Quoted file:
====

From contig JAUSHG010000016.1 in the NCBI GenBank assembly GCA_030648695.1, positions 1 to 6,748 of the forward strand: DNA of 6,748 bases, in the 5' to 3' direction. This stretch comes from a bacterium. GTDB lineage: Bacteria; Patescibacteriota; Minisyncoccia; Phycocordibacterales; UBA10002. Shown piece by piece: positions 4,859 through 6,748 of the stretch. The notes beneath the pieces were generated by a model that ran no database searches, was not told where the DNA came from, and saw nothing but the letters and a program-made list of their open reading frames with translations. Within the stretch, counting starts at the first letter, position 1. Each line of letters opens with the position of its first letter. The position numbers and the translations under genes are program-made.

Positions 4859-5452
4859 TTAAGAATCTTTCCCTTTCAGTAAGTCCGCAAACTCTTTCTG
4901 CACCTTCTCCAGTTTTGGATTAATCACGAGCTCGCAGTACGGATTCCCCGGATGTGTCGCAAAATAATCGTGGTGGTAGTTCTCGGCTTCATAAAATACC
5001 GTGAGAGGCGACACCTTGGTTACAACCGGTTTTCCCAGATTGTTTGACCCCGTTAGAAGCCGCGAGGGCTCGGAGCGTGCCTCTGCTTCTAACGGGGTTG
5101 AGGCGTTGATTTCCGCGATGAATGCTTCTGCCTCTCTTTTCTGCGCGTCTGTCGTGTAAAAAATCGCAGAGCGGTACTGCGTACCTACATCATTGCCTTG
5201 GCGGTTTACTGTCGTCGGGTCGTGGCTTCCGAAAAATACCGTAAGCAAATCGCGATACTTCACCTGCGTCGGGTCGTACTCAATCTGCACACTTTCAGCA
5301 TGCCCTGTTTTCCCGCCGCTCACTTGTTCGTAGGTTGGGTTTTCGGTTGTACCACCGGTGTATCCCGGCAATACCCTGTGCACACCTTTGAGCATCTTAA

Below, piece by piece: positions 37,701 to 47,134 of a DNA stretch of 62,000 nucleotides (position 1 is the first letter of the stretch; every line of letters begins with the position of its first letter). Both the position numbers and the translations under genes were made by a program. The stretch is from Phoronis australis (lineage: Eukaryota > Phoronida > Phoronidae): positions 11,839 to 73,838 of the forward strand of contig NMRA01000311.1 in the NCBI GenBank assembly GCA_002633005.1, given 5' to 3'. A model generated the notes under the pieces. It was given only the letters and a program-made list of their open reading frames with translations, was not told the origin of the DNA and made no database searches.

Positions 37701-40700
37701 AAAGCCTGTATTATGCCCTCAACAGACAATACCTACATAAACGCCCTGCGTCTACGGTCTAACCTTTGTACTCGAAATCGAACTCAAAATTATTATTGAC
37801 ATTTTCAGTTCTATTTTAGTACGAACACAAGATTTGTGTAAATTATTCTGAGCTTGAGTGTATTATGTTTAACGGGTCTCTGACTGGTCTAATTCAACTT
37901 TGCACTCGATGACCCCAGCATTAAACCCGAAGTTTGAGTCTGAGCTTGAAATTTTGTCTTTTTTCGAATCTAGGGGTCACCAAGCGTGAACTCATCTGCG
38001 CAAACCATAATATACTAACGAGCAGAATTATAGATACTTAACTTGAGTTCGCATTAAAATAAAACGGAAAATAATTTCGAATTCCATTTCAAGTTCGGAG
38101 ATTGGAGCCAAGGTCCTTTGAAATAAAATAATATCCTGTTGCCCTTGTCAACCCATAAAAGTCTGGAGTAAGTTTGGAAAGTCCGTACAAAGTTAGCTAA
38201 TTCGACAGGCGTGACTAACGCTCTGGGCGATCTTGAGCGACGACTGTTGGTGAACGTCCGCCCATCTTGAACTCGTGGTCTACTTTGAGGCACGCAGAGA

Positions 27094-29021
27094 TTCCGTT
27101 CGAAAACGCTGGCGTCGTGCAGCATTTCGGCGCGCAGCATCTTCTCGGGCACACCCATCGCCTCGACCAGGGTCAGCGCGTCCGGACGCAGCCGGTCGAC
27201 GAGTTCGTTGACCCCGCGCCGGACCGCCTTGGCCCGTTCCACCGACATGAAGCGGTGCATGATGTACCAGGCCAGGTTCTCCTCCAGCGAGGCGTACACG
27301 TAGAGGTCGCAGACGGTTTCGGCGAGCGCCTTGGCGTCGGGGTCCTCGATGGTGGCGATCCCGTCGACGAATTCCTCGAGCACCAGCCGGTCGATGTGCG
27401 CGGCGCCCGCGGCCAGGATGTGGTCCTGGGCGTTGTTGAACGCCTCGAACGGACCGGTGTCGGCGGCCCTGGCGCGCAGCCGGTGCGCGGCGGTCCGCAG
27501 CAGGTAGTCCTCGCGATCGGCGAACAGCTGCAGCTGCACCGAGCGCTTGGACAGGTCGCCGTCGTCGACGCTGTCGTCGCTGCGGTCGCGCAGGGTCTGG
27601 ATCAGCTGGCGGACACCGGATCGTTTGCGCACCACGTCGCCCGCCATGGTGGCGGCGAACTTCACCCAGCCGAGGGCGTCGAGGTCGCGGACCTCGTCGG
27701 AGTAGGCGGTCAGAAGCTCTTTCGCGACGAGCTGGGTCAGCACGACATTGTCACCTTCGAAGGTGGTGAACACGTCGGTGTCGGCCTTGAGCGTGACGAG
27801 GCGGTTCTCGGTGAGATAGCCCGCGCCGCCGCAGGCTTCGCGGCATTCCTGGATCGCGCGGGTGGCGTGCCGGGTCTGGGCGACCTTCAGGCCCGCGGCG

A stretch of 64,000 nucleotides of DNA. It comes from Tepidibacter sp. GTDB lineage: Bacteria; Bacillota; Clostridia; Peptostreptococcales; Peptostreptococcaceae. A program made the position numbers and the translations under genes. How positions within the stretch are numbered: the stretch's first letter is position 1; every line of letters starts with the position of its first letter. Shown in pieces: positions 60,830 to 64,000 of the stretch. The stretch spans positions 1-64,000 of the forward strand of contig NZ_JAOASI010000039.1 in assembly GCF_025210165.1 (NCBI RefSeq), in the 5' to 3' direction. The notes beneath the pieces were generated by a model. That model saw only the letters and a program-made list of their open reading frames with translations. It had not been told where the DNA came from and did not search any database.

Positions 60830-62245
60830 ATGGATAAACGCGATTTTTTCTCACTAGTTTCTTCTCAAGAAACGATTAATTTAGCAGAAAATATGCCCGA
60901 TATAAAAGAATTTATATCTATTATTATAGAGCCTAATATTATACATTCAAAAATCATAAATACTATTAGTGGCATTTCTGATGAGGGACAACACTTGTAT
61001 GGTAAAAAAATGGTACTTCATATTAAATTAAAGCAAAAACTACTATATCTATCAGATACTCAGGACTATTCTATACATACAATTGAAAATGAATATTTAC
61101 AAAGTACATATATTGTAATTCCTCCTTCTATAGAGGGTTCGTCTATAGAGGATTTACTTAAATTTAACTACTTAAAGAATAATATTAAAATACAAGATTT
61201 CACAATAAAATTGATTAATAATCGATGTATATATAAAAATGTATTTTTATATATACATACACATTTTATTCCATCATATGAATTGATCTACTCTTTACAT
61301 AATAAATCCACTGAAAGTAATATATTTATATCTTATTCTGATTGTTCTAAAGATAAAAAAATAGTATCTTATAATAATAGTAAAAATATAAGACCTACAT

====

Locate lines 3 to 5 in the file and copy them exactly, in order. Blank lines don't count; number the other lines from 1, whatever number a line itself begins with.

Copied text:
4859 TTAAGAATCTTTCCCTTTCAGTAAGTCCGCAAACTCTTTCTG
4901 CACCTTCTCCAGTTTTGGATTAATCACGAGCTCGCAGTACGGATTCCCCGGATGTGTCGCAAAATAATCGTGGTGGTAGTTCTCGGCTTCATAAAATACC
5001 GTGAGAGGCGACACCTTGGTTACAACCGGTTTTCCCAGATTGTTTGACCCCGTTAGAAGCCGCGAGGGCTCGGAGCGTGCCTCTGCTTCTAACGGGGTTG